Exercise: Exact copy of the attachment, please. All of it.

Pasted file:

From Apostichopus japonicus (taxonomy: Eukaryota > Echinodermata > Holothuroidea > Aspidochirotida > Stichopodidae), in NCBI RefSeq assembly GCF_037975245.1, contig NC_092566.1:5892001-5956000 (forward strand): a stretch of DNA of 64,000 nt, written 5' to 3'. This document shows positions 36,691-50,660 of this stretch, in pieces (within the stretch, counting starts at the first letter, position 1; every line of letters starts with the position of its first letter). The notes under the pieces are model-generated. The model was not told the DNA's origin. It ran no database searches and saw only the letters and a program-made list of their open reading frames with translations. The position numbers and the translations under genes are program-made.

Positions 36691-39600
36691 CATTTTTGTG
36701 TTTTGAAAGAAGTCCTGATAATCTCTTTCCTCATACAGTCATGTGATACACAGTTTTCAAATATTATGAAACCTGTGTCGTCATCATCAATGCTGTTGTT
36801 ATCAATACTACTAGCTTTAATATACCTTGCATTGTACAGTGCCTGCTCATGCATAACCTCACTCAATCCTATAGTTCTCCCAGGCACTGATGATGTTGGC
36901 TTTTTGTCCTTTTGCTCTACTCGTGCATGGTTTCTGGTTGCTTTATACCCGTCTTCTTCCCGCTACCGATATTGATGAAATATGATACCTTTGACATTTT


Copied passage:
From Apostichopus japonicus (taxonomy: Eukaryota > Echinodermata > Holothuroidea > Aspidochirotida > Stichopodidae), in NCBI RefSeq assembly GCF_037975245.1, contig NC_092566.1:5892001-5956000 (forward strand): a stretch of DNA of 64,000 nt, written 5' to 3'. This document shows positions 36,691-50,660 of this stretch, in pieces (within the stretch, counting starts at the first letter, position 1; every line of letters starts with the position of its first letter). The notes under the pieces are model-generated. The model was not told the DNA's origin. It ran no database searches and saw only the letters and a program-made list of their open reading frames with translations. The position numbers and the translations under genes are program-made.

Positions 36691-39600
36691 CATTTTTGTG
36701 TTTTGAAAGAAGTCCTGATAATCTCTTTCCTCATACAGTCATGTGATACACAGTTTTCAAATATTATGAAACCTGTGTCGTCATCATCAATGCTGTTGTT
36801 ATCAATACTACTAGCTTTAATATACCTTGCATTGTACAGTGCCTGCTCATGCATAACCTCACTCAATCCTATAGTTCTCCCAGGCACTGATGATGTTGGC
36901 TTTTTGTCCTTTTGCTCTACTCGTGCATGGTTTCTGGTTGCTTTATACCCGTCTTCTTCCCGCTACCGATATTGATGAAATATGATACCTTTGACATTTT